For the sake of being better able to compare one copy with another, Dr. W. Begemann classified all the versions into four general families, The Grand Lodge Family, The Sloane Family, The Roberts Family, and The Spencer Family. These family groups he divided further into branches, and he believed that The Spencer Family was an offshoot of The Grand Lodge Family, and The Roberts Family an offshoot of The Sloane Family. In this general manner of grouping, the erudite doctor was followed by Hughan, Gould and their colleagues, and his classification still holds in general; attempts have been made in recent years to upset it, but without much success. One of the best charts, based on Begemann, is that made by Brother Lionel Vibert, a copy of which will be published in a future issue of THE BUILDER.
The first known printed reference to these Old Charges was made by Dr. Robert Plot in his Natural History of Staffordshire, published in 1868. Dr. A.F.A. Woodford and William James Hughan were the first to undertake a scientific study. Hughans Old Charges is to this day the standard work in English. Goulds chapter in his History of Masonry would probably be ranked second in value, whereas the voluminous writings of Dr. Begemann, contributed by him to Zirkelcorrespondez, official organ of the National Grand Lodge of Germany, would, if only they were translated into English, give us the most exhaustive treatment of the subject ever yet written.
The Old Charges are peculiarly English. No such documents have ever been found in Ireland. Scotch manuscripts are known to be of English origin. It was once held by Findel and other German writers that the English versions ultimately derived from German sources, but this has been disproved. The only known point of similarity between the Old Charges and such German documents as the Torgau Ordinances and the Cologne Constitutions is the Legend of the Four Crowned Martyrs, and this legend is found among English versions only in the Regius Manuscript. As Gould well says, the British MSS. have neither predecessors nor rivals; they are the richest and rarest things in the whole field of Masonic writings.
When the Old Charges are placed side by side it is immediately seen that in their account of the traditional history of the Craft they vary in a great many particulars, nevertheless they appear to have derived from some common origin, and in the main they tell the same tale, which is as interesting as a fairy story out of Grimm. Did the original of this traditional account come from some individual or was it born out of a floating tradition, like the folk tales of ancient people? Authorities differ much on this point. Begemann not only declared that the first version of the story originated with an individual, but even set out what he deemed to be the literary sources used by that Great Unknown. The doctors arguments are powerful. On the other hand, others contend that the story began as a general vague oral tradition, and that this was in the course of time reduced to writing. In either event, why was the story ever written? In all probability an answer to that question will never be forth-coming, but W. Harry Rylands and others have been of the opinion that the first written versions were made in response to a general Writ for Return issued in 1388. Rylands words may be quoted: It appears to me not at all improbable that much, if not all, of the legendary history was composed in answer to the Writ for Returns issued to the guilds all over the country, in the twelfth year of Richard the Second, A.D. 1388.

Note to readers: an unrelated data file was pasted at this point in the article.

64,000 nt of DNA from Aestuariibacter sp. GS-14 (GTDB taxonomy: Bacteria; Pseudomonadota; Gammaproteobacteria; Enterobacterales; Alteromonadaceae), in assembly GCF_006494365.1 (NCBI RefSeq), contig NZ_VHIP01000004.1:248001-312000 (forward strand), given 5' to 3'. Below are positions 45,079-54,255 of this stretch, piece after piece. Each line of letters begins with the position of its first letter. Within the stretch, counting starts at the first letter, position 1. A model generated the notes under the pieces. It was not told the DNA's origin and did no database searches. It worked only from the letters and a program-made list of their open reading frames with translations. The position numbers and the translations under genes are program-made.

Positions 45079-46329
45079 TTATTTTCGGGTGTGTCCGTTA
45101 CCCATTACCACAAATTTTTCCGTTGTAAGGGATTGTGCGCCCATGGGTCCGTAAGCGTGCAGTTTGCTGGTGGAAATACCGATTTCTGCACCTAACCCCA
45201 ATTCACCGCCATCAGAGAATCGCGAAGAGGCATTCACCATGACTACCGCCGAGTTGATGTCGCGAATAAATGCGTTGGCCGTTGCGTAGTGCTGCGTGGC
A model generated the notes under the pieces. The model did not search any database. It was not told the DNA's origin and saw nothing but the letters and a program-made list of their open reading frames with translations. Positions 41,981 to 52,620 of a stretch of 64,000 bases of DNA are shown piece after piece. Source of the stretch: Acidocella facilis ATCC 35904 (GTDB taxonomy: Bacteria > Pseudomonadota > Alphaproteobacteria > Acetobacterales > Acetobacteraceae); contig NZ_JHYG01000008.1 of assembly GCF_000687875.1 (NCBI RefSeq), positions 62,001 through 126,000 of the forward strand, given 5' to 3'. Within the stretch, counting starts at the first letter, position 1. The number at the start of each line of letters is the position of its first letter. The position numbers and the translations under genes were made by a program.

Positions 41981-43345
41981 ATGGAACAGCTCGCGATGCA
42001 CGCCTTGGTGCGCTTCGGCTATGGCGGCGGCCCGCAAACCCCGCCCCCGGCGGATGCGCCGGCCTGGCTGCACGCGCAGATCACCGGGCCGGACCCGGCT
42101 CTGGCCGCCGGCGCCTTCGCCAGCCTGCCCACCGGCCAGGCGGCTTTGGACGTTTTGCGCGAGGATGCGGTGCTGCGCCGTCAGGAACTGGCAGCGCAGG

(A.Q.C. XVL page 1)
II. THE TWO OLDEST MANUSCRIPTS
In 1757 King George II presented to the British Museum a collection of some 12,000 volumes, the nucleus of which had been laid by King Henry VII and which came to be known as the Royal Library. Among these books was a rarely beautiful manuscript written by hand on 64 pages of vellum, about four by five inches in size, which a cataloger, David Casley, entered as No. 17 A-1 under the title, A Poem of Moral Duties: here entitled Constitutiones Artis Gemetrie Secundem. It was not until Mr. J.O. Halliwell, F.R.S. (afterwards Halliwell-Phillipps), a non-Mason, chanced to make the discovery that the manuscript was known to be a Masonic document. Mr. Phillipps read a paper on the manuscript before the Society of Antiquaries in 1839, and in the following year published a volume entitled Early History of Freemasonry in England (enlarged and revised in 1844), in which he incorporated a transcript of the document along with a few pages in facsimile. This important work will be found incorporated in the familiar Universal Masonic Library, the rusty sheepskin bindings of which strike the eyes on almost every Masonic book shelf. This manuscript was known as The Halliwell, or as The Halliwell-Phillipps until some fifty years atfterwards Gould rechristened it, in honour of the Royal Library in which it is found, the Regius, and since then this has become the more familiar cognomen.